The result is a film which carefully manages the dramatic katabasis scenes while remaining perfectly visible. When the climax of the film pays off, we are treated to the visual delight of blue light representing the attacking orcs with the dazzling orange of the fire-associated Gandalf. It is absolutely a delight to watch; even more of a delight to analyse.
But the delight is limited to these technical elements of the film. The moment you shift from all the extremely clever technique to the substance of the film, the disappointment sets in.
Jackson has clearly read a lot of Tolkien, and those parts which Jackson hasn’t read, Jackson feels quite comfortable in inventing. Radagast — missing entirely from Lord of the Rings — leaps into a major supporting role, like only a former Doctor Who could. Sylvester McCoy is extremely fun in the role, yes, but it does make us all suspect that Jackson isn’t interested in filming The Hobbit so much as he is interested in adding another film to the Lord of the Rings universe. It’s not the story of how Bilbo transformed from the shy hobbit from his hole in the ground into the adventurer; it’s the story of the rise of Sauron.
Thus, it becomes difficult to describe the film. What is the plot of the first part of The Hobbit trilogy? It is the story of a young hobbit who comes to be accepted by the headstrong king of the dwarves. Which is a bit weird, because isn’t that the whole plot of The Hobbit? What are we going to cover for the next two films? Will they hard reset the characters, so Bilbo has to prove himself over and over again. If Bilbo is already an accepted member of the group, won’t it make his withholding of the Arkenstone in the final act a bit of a dick move? Yes, yes it will.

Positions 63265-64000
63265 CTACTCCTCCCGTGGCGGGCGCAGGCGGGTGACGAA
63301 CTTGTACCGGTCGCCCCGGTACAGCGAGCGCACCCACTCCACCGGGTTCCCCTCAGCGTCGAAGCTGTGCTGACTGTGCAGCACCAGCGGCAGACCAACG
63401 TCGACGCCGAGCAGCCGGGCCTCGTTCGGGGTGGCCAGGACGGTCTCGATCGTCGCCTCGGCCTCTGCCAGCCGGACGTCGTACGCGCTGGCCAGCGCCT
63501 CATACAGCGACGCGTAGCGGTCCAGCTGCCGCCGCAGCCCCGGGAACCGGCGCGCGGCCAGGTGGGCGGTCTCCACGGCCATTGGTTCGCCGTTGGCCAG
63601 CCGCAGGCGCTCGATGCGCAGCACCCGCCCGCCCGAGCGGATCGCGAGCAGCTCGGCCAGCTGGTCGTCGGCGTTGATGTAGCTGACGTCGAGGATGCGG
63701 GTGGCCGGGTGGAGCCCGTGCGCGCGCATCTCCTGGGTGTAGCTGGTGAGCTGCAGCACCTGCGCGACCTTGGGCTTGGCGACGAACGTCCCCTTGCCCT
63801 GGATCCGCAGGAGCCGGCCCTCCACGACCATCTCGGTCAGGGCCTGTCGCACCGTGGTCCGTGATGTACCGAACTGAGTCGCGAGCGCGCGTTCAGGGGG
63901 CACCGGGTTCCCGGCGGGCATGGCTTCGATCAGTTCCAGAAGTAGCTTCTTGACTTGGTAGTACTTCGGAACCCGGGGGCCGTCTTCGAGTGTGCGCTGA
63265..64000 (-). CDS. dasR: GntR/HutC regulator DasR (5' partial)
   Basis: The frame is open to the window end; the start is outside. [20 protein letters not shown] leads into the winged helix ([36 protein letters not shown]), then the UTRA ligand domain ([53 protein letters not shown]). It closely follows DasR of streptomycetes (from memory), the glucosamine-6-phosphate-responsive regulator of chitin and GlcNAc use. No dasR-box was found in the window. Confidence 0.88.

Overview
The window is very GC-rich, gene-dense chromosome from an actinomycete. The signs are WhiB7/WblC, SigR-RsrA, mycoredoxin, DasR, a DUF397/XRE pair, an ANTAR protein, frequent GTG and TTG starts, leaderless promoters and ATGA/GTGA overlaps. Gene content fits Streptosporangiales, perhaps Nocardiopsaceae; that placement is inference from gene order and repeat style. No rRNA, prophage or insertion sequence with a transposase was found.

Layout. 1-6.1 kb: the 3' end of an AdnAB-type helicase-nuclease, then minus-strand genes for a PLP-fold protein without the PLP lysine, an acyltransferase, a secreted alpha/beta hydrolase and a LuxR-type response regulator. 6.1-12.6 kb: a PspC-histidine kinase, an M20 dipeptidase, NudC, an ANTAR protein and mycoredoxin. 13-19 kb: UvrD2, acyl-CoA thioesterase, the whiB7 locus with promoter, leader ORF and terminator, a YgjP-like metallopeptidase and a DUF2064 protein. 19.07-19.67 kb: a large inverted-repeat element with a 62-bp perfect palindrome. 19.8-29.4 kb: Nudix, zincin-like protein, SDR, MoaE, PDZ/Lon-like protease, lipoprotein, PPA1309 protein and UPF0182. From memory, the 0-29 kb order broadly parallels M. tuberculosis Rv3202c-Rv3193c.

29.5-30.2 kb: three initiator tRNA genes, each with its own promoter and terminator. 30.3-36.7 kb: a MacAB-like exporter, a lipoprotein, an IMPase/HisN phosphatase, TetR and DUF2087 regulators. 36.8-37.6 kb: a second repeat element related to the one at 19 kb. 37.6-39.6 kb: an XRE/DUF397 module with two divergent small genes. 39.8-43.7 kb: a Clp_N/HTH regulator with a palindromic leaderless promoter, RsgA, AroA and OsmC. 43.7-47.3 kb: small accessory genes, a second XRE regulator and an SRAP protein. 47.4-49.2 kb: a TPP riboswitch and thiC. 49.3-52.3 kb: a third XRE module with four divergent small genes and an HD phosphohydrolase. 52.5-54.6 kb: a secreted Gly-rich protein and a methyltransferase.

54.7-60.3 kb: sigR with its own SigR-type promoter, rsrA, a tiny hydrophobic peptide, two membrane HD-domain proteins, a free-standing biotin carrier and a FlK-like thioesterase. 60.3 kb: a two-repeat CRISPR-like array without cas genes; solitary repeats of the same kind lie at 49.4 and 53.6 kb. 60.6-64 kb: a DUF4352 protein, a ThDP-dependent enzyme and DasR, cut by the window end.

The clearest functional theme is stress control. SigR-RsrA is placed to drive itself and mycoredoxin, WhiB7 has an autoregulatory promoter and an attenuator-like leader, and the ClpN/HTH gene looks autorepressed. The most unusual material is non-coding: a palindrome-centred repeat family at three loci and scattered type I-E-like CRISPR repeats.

But Jackson doesn’t seem like he minds having his characters come off as complete jerks. He relies on the audience’s affection for Gandalf to pull off the ‘Gandalf throws a party in Bilbo’s house’ prank at the start of the film. Had we not known that Gandalf is kind of awesome, we would need to spend a lot of time questioning his motives.
But a lot of the film is not dedicated to Bilbo’s story arc. Instead, we have a lot of litter from the Expanded Universe polluting the story. Radagast is the obvious example, but we also have the association between the Necromancer of Dol Guldur and Sauron, but it is done inexpertly. Sauron, and all that he represents, is imported from Lord of the Rings instead of being crafted as an individual character. It’s all a bit weird.